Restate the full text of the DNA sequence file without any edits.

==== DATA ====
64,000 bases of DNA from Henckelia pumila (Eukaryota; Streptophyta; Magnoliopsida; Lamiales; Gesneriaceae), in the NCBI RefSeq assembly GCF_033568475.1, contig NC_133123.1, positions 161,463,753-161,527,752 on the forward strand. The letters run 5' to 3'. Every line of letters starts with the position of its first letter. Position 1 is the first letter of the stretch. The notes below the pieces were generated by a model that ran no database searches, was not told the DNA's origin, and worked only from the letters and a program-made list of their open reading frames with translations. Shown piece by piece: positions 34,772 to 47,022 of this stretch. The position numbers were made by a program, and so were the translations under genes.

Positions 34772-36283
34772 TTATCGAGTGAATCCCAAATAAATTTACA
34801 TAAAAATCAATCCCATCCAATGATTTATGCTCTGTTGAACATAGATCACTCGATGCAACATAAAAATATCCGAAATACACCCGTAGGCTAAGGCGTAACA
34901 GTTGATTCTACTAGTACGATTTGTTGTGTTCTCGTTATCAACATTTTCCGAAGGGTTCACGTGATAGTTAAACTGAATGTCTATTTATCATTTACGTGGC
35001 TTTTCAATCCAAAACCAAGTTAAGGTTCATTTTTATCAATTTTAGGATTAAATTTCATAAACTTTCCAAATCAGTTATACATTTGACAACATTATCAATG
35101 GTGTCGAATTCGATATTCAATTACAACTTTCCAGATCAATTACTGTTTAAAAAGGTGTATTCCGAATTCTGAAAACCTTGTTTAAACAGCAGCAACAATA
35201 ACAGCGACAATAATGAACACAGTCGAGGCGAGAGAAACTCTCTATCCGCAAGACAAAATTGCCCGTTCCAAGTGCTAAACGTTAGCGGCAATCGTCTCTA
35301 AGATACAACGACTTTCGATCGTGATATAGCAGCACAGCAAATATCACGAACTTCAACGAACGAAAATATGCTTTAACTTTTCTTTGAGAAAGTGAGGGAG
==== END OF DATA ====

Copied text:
64,000 bases of DNA from Henckelia pumila (Eukaryota; Streptophyta; Magnoliopsida; Lamiales; Gesneriaceae), in the NCBI RefSeq assembly GCF_033568475.1, contig NC_133123.1, positions 161,463,753-161,527,752 on the forward strand. The letters run 5' to 3'. Every line of letters starts with the position of its first letter. Position 1 is the first letter of the stretch. The notes below the pieces were generated by a model that ran no database searches, was not told the DNA's origin, and worked only from the letters and a program-made list of their open reading frames with translations. Shown piece by piece: positions 34,772 to 47,022 of this stretch. The position numbers were made by a program, and so were the translations under genes.

Positions 34772-36283
34772 TTATCGAGTGAATCCCAAATAAATTTACA
34801 TAAAAATCAATCCCATCCAATGATTTATGCTCTGTTGAACATAGATCACTCGATGCAACATAAAAATATCCGAAATACACCCGTAGGCTAAGGCGTAACA
34901 GTTGATTCTACTAGTACGATTTGTTGTGTTCTCGTTATCAACATTTTCCGAAGGGTTCACGTGATAGTTAAACTGAATGTCTATTTATCATTTACGTGGC
35001 TTTTCAATCCAAAACCAAGTTAAGGTTCATTTTTATCAATTTTAGGATTAAATTTCATAAACTTTCCAAATCAGTTATACATTTGACAACATTATCAATG
35101 GTGTCGAATTCGATATTCAATTACAACTTTCCAGATCAATTACTGTTTAAAAAGGTGTATTCCGAATTCTGAAAACCTTGTTTAAACAGCAGCAACAATA
35201 ACAGCGACAATAATGAACACAGTCGAGGCGAGAGAAACTCTCTATCCGCAAGACAAAATTGCCCGTTCCAAGTGCTAAACGTTAGCGGCAATCGTCTCTA
35301 AGATACAACGACTTTCGATCGTGATATAGCAGCACAGCAAATATCACGAACTTCAACGAACGAAAATATGCTTTAACTTTTCTTTGAGAAAGTGAGGGAG